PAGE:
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Tuesday, December 20, 2016

My Wii U GamePad's Battery Life Is Pissing Me Off!

By LUDWIG VON KOOPA - My GamePad is basically on indefinite life support.

As the Wii U itself is basically seeing its life flash before its eyes, maybe I should feel bad about trashing any aspect of it right now. After all, Nintendo's less-than-normal-lifespan console is clearly too weak to defend itself.

Yet this has been bothering me for years, and it's noticeably been getting worse and worse. My Wii U GamePad basically has a lifespan of about half an hour at this point. It has less energy than JEB! Bush. It used to be an hour a few weeks ago, and when I got it over three and a half years ago it had a normal battery life.

According to Nintendo, the normal battery life for a Wii U GamePad is supposed to last 3–5 hours:

How Long Will the Wii U GamePad Remain Charged Nintendo support article
Here is the source article.

That's already abysmal, and now I'm at an extremely small fraction of that. It basically turns the GamePad into a wired controller, since it needs to constantly be recharging. That's definitely a problem, since one of the selling points of the GamePad was that it's wireless. That's an even bigger selling point for the Nintendo Switch, and if that thing doesn't have an amazing battery life, then it's going to be a complete failure.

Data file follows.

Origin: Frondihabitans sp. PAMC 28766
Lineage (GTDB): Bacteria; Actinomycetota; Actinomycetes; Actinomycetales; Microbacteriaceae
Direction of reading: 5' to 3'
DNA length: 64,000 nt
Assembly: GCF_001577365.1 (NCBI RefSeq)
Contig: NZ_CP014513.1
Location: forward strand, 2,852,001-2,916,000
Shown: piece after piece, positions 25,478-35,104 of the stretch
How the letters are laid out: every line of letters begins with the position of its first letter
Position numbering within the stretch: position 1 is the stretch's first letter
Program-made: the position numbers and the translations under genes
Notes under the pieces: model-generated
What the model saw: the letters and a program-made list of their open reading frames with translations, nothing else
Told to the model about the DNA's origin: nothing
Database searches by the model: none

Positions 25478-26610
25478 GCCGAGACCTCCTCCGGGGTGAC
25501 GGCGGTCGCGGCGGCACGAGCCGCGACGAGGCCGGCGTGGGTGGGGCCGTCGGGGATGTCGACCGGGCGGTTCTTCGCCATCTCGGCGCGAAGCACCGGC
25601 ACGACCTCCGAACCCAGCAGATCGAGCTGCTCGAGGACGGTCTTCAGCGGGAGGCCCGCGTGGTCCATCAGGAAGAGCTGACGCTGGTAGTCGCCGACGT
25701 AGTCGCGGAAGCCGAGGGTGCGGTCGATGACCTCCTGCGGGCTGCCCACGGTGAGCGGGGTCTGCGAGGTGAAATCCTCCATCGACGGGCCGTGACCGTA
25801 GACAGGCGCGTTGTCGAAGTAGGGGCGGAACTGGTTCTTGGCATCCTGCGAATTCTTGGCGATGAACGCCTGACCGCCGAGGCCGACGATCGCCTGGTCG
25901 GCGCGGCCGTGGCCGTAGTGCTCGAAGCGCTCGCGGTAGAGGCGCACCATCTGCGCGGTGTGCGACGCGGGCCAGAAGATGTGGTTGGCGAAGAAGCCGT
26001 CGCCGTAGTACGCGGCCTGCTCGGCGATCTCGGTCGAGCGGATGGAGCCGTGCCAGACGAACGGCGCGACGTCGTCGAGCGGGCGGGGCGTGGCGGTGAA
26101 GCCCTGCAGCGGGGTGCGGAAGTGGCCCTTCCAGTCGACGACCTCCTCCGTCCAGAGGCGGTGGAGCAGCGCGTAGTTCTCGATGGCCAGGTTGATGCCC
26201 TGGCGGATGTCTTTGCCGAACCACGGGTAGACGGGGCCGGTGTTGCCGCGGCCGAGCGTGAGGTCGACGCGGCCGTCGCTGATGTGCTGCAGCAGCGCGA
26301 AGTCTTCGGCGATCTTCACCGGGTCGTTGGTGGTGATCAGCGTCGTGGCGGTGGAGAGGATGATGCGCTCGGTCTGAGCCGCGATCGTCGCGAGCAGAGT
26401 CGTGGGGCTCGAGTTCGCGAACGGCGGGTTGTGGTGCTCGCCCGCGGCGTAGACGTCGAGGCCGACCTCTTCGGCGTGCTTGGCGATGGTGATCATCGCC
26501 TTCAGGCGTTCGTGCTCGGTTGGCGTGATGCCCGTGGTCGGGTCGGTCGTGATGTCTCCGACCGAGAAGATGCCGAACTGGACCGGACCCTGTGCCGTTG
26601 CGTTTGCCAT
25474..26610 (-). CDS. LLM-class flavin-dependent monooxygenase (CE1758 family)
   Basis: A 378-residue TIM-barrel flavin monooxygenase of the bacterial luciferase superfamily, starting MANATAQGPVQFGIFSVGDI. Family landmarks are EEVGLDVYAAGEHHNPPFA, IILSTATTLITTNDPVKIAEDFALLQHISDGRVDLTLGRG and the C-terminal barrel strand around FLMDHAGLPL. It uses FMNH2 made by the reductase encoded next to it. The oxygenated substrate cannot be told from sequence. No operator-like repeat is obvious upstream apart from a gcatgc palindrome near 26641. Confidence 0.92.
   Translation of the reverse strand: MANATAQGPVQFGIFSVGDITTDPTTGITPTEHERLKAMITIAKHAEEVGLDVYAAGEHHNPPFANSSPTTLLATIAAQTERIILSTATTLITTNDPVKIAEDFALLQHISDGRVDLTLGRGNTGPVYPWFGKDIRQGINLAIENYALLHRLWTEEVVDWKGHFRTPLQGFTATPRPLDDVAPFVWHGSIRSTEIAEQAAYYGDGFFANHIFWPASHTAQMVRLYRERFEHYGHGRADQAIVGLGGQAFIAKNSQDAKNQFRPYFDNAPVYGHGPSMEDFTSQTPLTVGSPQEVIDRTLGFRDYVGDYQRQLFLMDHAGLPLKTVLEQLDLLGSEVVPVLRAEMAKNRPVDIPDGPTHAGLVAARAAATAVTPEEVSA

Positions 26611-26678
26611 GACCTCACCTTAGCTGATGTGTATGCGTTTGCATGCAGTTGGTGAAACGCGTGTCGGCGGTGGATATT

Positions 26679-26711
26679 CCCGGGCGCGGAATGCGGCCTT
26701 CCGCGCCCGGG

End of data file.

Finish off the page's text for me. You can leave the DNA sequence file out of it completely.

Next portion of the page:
Let's talk more about my GamePad, though. Maybe we can talk about yours, too. So, here's how my Wii U GamePad lives:

Nintendo Wii U GamePad charging cradle AC adapter settings
The GamePad sits on top of its Cradle, with the AC Adapter for the GamePad plugged into the Cradle at all times.

Nintendo suggests low brightness settings. I got that. I got Power-Saving Move on, too. Yet... still unacceptably terrible results. Am I the only one with this problem? I asked a prominent Facebook group about their own GamePads:

How long does your Wii U GamePad battery charge last Facebook poll Nintendo hours
Most people answering are within Nintendo's minimum range.

There is a solution, which is the Wii U GamePad High Capacity Battery. But I said it didn't make financial sense to buy a Wii U a few months ago... does it make financial sense to spend $40 on a replacement battery when I won't be using the Wii U in 3 months when the Nintendo Switch is released in March? (...I think I won't, anyway?)

I just want to also note the frustration that the GamePad HAS to be on and displaying while playing something like Super Smash Bros. For The Wii U. I play that exclusively with an actually-wired controller, the GameCube controller. The Wii U GamePad is on and displaying something whatever is on the TV during that time. You can go to the Wii U settings by going to the HOME menu and turning the Display Off... but you can't leave that screen to return to gameplay without using the GamePad. Touching it turns the GamePad back on. So it's a totally useless feature.

Most of my GamePad usage is to use Miiverse, and that's actually very extensive, since I've logged literally thousands of hours into Miiverse. (Nothing else on the Wii U even comes close.) Is that enough to completely wear out the GamePad? I thought Miiverse would actually be less-intensive than an actual game, but I could be wrong.